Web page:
Across the board, designers of Web sites and interactive kiosks are providing richer, more elaborate, more educational, more entertaining and more in-depth encounters with a museum's collection. Visitors to the virtual museum have the opportunity to go behind the scenes with a museum curator, hear directly from a primary source, view collections normally locked away in storerooms, conduct detailed research, watch videos and animations, make purchases and plan visits. Whether museum directors realize it or not, visitors to museums on the Web are now beginning to outnumber attendance at real, physical museums. For a number of savvy curators and designers, new media offers provocative new ways to extend and enhance the museum experience.
A RATIONAL APPROACH TO MUSEUM DESIGN
Judy Gradwohl is on a mission. Gradwohl is the director of the Smithsonian's National Museum of American History Web program. As leader of a Web content initiative for the Smithsonian, she's spent the last six months attempting to understand the state of the Smithsonian's presence on the Web, with an eye toward presenting a rationalized, unified museum experience online.
Here's what she's discovered. The Smithsonian has 450 Web sites that face the public, ranging from museum and departmental pages to virtual exhibits. Last year alone, 24.2 million people visited Smithsonian museums. The Web sites received over 62 million visits. Each of Smithsonian Institution's sixteen museums, from the African Art Museum to the National Zoo, has a unique Web site. The homepage at smithsonian.org contains links to 90 of the major sites. No two major Smithsonian sites look the same.
That might not be as big a problem as it seems. "I think it's marvelous that all our sites have different looks," Gradwohl says. If the Smithsonian is to adopt a design strategy as a whole, she would like to see "Aim for consistency, not conformity," embraced as a design mantra.
Gradwohl was educated as a botanist, and her training in the jungles of Central America seventeen years ago still informs her work as one of the most groundbreaking designers of Web experiences working today. The best museum Web sites are like ecological preserves, Gradwohl believes. "They provide resources for people to explore. Designers have to understand the resources, define the boundaries, and then let visitors find the path that's right for them," she explains.
Choose your own path; create your own experience. That's exactly what visitors can do on two groundbreaking sites Gradwohl helped develop at the Smithsonian. Revealing Things, designed in conjunction with Razorfish and Plumb Design, was the first Smithsonian exhibition created specifically for the Web. History Wired, designed by Martin Wattenberg, let visitors take a virtual tour of objects normally stored in the vast warehouses of the Smithsonian. In the process, these sites broke the mold of online exhibits that simply reproduced a museum exhibit. "I try to make sure we are providing experiences that could not be duplicated in our physical facility," Gradwohl says.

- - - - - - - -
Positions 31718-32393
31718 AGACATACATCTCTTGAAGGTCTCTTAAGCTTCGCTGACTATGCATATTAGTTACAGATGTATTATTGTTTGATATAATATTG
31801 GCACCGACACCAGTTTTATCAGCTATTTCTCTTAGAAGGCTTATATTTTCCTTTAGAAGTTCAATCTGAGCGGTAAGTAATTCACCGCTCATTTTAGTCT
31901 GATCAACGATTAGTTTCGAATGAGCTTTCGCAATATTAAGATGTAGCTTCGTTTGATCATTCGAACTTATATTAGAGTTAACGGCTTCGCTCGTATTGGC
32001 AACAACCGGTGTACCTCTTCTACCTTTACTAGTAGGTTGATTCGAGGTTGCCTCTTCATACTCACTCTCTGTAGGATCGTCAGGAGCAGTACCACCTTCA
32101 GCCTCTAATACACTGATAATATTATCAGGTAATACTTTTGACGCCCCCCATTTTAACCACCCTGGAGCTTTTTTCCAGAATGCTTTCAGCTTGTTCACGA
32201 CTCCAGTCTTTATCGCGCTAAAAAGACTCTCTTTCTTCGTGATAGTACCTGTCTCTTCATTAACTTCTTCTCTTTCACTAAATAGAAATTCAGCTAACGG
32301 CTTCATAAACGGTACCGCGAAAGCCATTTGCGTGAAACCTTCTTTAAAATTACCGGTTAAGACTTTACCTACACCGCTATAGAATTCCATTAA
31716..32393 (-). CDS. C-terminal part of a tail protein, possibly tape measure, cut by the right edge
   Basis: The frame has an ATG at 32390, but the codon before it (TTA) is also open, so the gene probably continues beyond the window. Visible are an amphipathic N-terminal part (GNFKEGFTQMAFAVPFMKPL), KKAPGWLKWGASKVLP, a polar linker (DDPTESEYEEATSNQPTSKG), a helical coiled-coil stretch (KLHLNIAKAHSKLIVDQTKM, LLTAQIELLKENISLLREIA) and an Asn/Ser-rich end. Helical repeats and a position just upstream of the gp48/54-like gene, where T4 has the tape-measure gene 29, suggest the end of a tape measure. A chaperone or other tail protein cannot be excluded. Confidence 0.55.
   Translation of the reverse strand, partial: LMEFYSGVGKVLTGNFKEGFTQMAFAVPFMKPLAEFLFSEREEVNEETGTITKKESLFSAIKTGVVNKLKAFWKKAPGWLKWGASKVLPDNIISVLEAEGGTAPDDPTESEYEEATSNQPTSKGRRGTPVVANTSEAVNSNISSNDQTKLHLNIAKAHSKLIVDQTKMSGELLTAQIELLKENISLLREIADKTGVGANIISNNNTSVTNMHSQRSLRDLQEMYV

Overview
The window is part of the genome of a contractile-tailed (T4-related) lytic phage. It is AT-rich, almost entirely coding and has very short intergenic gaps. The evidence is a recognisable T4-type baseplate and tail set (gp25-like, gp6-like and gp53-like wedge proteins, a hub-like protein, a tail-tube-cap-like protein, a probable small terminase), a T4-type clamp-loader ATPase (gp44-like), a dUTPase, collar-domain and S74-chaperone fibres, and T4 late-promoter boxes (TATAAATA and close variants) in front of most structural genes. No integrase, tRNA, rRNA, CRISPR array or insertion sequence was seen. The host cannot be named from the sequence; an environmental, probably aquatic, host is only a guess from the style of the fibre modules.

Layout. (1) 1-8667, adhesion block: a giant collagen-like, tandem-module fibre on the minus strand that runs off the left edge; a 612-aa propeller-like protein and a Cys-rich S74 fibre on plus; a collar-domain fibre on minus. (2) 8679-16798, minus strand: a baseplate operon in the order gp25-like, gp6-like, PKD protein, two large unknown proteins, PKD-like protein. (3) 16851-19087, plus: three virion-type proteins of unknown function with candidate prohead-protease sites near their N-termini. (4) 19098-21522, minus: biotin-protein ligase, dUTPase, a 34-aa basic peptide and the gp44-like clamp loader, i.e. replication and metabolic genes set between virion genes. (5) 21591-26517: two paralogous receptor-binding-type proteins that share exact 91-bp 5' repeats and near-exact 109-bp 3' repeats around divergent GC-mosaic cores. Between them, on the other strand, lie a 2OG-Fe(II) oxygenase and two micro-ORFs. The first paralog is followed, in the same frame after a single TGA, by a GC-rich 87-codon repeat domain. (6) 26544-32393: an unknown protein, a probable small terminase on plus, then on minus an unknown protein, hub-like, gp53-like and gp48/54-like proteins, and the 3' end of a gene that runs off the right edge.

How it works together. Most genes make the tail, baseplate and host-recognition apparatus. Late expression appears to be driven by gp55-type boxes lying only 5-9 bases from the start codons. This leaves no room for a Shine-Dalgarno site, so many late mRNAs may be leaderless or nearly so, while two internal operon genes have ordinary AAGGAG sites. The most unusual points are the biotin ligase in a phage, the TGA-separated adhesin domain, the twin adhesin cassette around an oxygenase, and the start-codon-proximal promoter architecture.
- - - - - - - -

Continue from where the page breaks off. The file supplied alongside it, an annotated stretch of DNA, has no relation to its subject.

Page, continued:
The Smithsonian has been famously called "America's attic." Much of its work preserves history in the form of artifacts like Eli Whitney's cotton gin or George Washington's battle sword. Then, there's Julia Child's Kitchen. Perhaps not the Eli Whitney of her day, but a cultural force worth remembering, to the tune of all 1,700 kitchen objects Child donated when she retired from Cambridge and moved to California.
Designed by New Tilt, the site opens with an immediately recognizable voice-over by Child, welcoming visitors. Viewers can explore a 360° panorama of the kitchen as installed in the Smithsonian. Clicking a hotspot on the panorama enlarges a portion of the image, for example, an oven, and brings up information such as, "Two 25-pound turkeys fit inside this oven."
A timeline illustrates Child's career as author and television host, highlighting stories and weaving objects into the timeline in a graphical way. Viewers can read about Child's life, hear some of her stories via audio clips, and for the gadget freaks among us, take an up-close look at some of the objects Child used. Of the nearly 2,000 objects in the collection, "We picked objects that have good stories to tell," Gradwohl says.
Documenting the historic events of today is part of the museum's mission as well. To commemorate the first anniversary of the September 11th terror attacks, the Smithsonian opened September 11: Bearing Witness to History. The exhibit featured fire-fighting equipment, fragments of the World Trade Center, as well as photographs and personal stories told by survivors of the attacks. For the first time in the museum's history, the Smithsonian included the Web site—designed by Portland, Oregon-based Second Story—on the museum floor.
Gradwohl remembers, "We had a physical commemorative exhibition with relatively few objects. For the Web site, we decided the story would be about the entire September 11 collection. We wanted to explain how and why we collect objects and how the museum used them to document this piece of history."
As an example, Gradwohl points to a missing person poster donated by one of the victim's parents. Emblematic of the first frantic days of the search for survivors, the poster is a mute testament to loss. On the Web site, that object begins to speak, supported by oral histories, a handwritten list of hospitals contacted, a family photo and a map that locates where the remains were found.